I think my favorite moments in theaters occur when I forget I’m in a theater; when the craftsmanship and storytelling of the work in front of me is crisp, solid, and potent enough to erase the boundaries between stage and audience, between truth and fiction, between art and life.
George Street Playhouse’s “The Devil’s Music: The Life and Blues of Bessie Smith,” playing through Sunday, March 29, is full of those moments. I’ve never quite seen an audience leap to their feet so fast in standing ovation as they did on Friday’s opening night; if that performance and audience are any indication, George Street Playhouse has produced a well deserved, bona fide hit.
Born on April 15, 1894, in Chattanooga, Tennessee. Bessie Smith was a popular singer during the 1920s. Known as the “Empress of Blues” she and her band meet us in a Memphis, Tennessee, buffet flat, complete with plenty of booze, plush furniture, and rife with shadows and smoke in every corner. It’s the perfect place for tall tales, sultry songs, and the occasional shocking secret. The evening presents us with all three. The blues legend’s life is laid bare in storytelling that is bawdy, outrageous, and heartfelt, interwoven amidst performances of 10 of her best-remembered songs (and one written in her spirit for the piece). And through it all, the specter of finality haunts Bessie, releasing one confessional or surprising story after another.
It’s September, 1937 — mere hours before her death in a car accident, and she performs for us with the urgency, honesty, and passion of a woman living on borrowed time.
The real magic of this piece stems from Miche Braden, who doesn’t play Bessie Smith so much as conjure her up in an act of arresting possession. Braden (a cornerstone of the piece since its conception in 2000) is so comfortable and certain in her portrayal that she disappears — for 90 minutes, it’s only Bessie, the band, and us. Her brazen candor and infectious sense of humor draw us in, and a moment later, we’re by her side in a moment of inescapable tragedy. It’s a spellbinding performance, even without taking into consideration her voice; and once you do consider it, it elevates the whole experience to a new level. Braden’s marvelous talent projects the inflection, skill, attitude, and verve of Bessie out into the rafters and beyond. What we witness in Braden’s performance is just short of a resurrection; it’s extraordinary.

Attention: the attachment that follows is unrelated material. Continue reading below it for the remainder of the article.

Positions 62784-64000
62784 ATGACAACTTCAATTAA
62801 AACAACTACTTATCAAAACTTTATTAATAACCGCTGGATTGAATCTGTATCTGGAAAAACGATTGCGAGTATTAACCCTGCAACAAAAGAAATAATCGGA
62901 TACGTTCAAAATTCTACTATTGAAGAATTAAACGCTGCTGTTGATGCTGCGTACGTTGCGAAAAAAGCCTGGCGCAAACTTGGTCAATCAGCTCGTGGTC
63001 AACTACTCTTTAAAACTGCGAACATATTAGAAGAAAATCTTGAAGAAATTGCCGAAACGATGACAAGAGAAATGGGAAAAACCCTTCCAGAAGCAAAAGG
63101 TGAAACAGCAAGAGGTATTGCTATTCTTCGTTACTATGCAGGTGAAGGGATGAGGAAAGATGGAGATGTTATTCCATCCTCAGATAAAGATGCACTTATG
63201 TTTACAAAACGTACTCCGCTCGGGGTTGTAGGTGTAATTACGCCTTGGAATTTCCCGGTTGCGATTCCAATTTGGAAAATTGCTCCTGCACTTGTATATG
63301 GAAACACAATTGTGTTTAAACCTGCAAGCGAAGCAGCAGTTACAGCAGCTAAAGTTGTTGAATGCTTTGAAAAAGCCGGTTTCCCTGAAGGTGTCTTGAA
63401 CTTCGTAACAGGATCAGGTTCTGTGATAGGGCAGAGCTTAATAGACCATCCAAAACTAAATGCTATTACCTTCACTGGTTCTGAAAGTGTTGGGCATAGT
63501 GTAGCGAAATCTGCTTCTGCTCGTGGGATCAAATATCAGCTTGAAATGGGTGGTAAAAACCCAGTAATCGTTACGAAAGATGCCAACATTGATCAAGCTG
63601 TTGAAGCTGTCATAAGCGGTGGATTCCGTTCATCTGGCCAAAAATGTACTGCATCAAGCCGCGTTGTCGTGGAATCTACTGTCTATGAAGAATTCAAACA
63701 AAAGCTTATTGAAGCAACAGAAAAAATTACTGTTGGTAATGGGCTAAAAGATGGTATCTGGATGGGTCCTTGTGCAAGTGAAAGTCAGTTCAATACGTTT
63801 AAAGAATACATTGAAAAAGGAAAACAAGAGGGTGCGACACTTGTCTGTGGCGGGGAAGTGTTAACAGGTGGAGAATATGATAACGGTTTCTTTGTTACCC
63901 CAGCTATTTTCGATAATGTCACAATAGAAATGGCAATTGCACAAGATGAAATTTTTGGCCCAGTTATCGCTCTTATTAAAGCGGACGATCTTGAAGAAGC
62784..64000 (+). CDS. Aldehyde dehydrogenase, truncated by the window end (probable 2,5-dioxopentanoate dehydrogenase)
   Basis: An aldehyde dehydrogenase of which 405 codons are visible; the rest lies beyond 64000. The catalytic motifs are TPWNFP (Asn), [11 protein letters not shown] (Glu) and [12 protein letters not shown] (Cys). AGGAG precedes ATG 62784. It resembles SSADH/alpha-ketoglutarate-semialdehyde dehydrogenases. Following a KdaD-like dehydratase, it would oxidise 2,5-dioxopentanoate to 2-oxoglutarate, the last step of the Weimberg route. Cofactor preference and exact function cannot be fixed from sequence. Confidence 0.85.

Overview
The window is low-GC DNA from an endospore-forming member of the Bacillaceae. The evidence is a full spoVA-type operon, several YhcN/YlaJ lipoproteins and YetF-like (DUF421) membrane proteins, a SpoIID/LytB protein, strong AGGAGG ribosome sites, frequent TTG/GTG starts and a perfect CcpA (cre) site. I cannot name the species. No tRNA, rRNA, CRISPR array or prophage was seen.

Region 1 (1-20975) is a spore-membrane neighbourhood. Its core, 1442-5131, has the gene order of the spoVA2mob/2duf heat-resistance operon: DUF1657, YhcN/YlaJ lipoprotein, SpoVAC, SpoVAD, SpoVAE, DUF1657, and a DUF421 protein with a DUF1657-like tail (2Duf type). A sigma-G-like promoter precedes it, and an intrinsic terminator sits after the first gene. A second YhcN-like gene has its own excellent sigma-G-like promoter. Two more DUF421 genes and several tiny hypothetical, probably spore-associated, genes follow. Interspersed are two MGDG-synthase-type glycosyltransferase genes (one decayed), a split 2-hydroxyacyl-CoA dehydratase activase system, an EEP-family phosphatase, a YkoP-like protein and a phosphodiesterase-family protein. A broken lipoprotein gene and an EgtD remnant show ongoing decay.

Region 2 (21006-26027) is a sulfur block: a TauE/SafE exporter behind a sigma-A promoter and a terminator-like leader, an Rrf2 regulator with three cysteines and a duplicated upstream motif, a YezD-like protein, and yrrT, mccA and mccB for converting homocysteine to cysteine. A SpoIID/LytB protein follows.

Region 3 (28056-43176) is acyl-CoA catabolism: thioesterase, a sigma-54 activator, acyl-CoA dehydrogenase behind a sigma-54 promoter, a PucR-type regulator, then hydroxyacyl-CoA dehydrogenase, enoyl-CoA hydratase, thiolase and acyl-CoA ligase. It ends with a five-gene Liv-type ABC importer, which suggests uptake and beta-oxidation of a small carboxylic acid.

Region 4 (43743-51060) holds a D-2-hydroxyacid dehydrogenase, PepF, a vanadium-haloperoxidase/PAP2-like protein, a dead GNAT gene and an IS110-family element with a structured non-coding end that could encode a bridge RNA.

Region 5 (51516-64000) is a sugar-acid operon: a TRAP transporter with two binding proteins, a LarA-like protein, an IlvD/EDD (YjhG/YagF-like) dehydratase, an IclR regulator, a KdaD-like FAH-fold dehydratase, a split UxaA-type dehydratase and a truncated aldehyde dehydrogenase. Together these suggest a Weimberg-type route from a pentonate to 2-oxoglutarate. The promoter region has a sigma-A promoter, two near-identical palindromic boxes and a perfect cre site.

Angelo Parra’s script, derived from a conception by director Joe Brancato, succeeds on its willingness to embrace flirtation as a storytelling technique. Bessie has no problem flirting with us or with her fantastic band — we’re all fair game, and there are no sacred cows. Bessie Smith never backed away from ribaldry or cheeky innuendo in her songs, and it’s the head-on embrace of this quality that endears her to us. We are presented with story after story of encounters appropriate and not, and Bessie shares them with us with a smile and without shame. And we return with laughter and applause.
The tragic elements of Bessie’s life are here as well — racism, both subtle and overt, the stigma of her affairs with both men and women, her love of booze — shared with us over story and song. We cheer her on, because this powerhouse of a woman has survived with her pride and lust for life intact. The evening’s one unsatisfying segment comes in the heartbreaking story of Bessie’s losing custody of her adopted son, in a court judgment spurred on by her Sapphic dalliances. A voiceover and abrupt lighting change unnecessarily yank us out of the buffet flat for a moment — but a moment later, we’re back again, and Bessie and her band continue on into the evening’s final act. It’s a minor speed-bump in an evening of wholly captivating theater.
All in all, “The Devil’s Music” is a winning package that transcends historical reenactment and theater; the performance is as authentic, gutwrenching, hysterical, and transformative as an evening of the blues is going to get, anywhere. I suspect the opening night standing ovation was just one of many this production will receive.
The Devil’s Music: The Life and Blues of Bessie Smith, George Street Playhouse, 9 Livingston Avenue, New Brunswick. Through March 29. Angelo Parra’s play with music stars Miche Braden. Directed by Joe Brancato. For mature audiences. $28 to $66. 732-246-7717 or www.gsponline.org.